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In terms of acquiring a great white dress shirt, men often make the mistake of thinking that “a white shirt is a white shirt,” but there are several options to consider. First consideration is the fabric, which is very simple: cotton. And none of those “no-iron”/”wrinkle-free” shirts, for which the cotton is treated with formaldehyde, producing an itchy, non-breathing, chemically-altered version of cotton. There is an aggressive epidemic among shirt makers to push these bastardized “no-iron” cotton dress shirts, even ye olde Brooks Brothers. Ignore them and demand 100% regular cotton only.
The next thing to consider is the weave of the cotton. When I was a schoolboy, we wore oxford shirts, made with a coarse, durable weave of heavy cotton. Oxford is technically casual and inappropriate for dress or business. But a casual, un-ironed, oxford button-down is the ultimate weekend shirt. My personal go-to weaves for dress shirts are either poplin or pinpoint oxford. Poplin is a tightly-woven plain weave with a very fine hand. Though it’s susceptible to wrinkling, a fresh white poplin dress shirt is like sliding into crisp bed sheets. It’s the choice for Fortune 500 types. Pinpoint oxford is almost a cross between the two aforementioned weaves – dressier than oxford but not as fancy as poplin – and a great option for many men.
The right collar is another important consideration. My personal choice is the semi-spread collar, which is a cross between the standard point collar and the spread collar. One could belabor that standard point collars should be worn by round-faced men and spread collars are for men with more angular faces. Knock yourself out. The semi-spread strikes the perfect, bullet-proof balance that goes with everything on anyone. However popular, the button-down collar is technically for casual only, though J.F.K.’s years at Choate and Princeton influenced his button-down preference all the way into the White House, which, in turn, influenced many American men. Unless your name is Thom Browne, Nick Wooster, Jack Kennedy, or any other public notable whose signature look is the button-down collar, best keep the button-down out of the boardroom, the newsroom, the courtroom and the Four Seasons dining room. (But you can definitely get away with it in the Champagne Room.)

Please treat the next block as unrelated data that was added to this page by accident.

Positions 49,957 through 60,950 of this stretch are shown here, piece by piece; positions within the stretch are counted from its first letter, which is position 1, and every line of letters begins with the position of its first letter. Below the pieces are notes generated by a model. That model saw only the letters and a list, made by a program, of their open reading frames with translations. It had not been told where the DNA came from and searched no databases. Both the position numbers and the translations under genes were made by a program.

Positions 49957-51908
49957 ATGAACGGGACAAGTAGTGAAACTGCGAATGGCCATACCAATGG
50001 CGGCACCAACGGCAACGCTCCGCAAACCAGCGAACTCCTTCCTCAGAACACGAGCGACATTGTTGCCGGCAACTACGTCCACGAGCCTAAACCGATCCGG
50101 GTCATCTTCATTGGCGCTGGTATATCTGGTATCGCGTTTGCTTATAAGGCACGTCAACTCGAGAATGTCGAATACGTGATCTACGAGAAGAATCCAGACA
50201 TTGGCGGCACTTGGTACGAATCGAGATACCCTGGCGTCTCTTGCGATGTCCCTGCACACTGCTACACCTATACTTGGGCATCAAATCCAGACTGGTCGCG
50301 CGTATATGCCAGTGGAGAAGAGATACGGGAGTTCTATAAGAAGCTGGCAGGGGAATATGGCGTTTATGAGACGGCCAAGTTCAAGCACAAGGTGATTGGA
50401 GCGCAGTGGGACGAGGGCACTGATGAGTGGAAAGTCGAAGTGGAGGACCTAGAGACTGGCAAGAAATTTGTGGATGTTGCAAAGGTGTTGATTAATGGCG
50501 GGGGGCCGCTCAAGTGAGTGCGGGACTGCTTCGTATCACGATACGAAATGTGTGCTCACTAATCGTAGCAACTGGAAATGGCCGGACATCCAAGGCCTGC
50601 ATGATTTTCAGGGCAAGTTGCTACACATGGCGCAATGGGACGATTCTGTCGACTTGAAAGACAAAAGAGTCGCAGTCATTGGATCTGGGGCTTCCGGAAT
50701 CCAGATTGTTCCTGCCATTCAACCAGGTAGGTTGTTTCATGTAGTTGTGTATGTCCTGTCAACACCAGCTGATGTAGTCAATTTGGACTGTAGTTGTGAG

The two most common cuffs are barrel cuffs (a.k.a. “button cuffs”) and French cuffs. My preference is the latter. Cufflinks are one of the few forms of man bling I can tolerate, and I proudly own several pairs passed down from my grandfather. And instead of making a weird statement with a “conversation” tie, a cufflink is a great vehicle for subtle and elegant self-expression. A half an inch of French cuff also happens to look fantastic peeking out of the sleeve of a jacket. But they’re not for everyone. In a piece I wrote about the streamlined dress code of busy and powerful men, I posited that French cuffs might be too fussy for many over-scheduled men of importance. Barrel cuffs are easy, basic and perfectly acceptable, especially for busy men who like to roll up their sleeves at work.
Finally, one must consider fit. For those possessing a slim, moderate or athletic build, the time is nigh to evolve out of the boxy, blousy “classic” fit that billows over the belt like an open parachute. The way to go is with a shirt that fits your form while still enabling movement. Thankfully, most respectable shirt makers offer slim or trim fit shirts, with some going even further with extra slim offerings. For the larger man, the classic fit should do it. Fortunately, we now have more affordable custom options available for the perfect-fitting shirt. And there is also the refined finishing touch of tailoring, courtesy of your trusted local.
If I had to strip my wardrobe down to, say, five indispensable essentials, my white dress shirts would definitely make the list, right along with my navy suit, my wingtips, my black knit tie and my Levi’s 501s. And if fabric dye were eradicated from the planet tomorrow, I’d be perfectly content. All hail the great white dress shirt.